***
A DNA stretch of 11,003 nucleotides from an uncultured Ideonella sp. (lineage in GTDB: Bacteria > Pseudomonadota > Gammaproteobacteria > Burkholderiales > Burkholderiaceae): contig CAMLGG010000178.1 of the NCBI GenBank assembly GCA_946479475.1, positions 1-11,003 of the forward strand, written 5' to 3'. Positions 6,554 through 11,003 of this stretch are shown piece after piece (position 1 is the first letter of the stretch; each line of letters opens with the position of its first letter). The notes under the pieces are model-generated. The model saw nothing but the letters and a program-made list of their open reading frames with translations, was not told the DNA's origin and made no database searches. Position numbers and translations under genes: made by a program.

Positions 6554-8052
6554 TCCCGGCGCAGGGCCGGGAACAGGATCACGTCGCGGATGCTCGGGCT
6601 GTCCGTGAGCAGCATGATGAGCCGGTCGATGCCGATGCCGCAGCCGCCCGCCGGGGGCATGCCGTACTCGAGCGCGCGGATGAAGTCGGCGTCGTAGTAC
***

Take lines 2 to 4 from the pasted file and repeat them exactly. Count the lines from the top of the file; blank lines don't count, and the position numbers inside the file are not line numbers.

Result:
Positions 6554-8052
6554 TCCCGGCGCAGGGCCGGGAACAGGATCACGTCGCGGATGCTCGGGCT
6601 GTCCGTGAGCAGCATGATGAGCCGGTCGATGCCGATGCCGCAGCCGCCCGCCGGGGGCATGCCGTACTCGAGCGCGCGGATGAAGTCGGCGTCGTAGTAC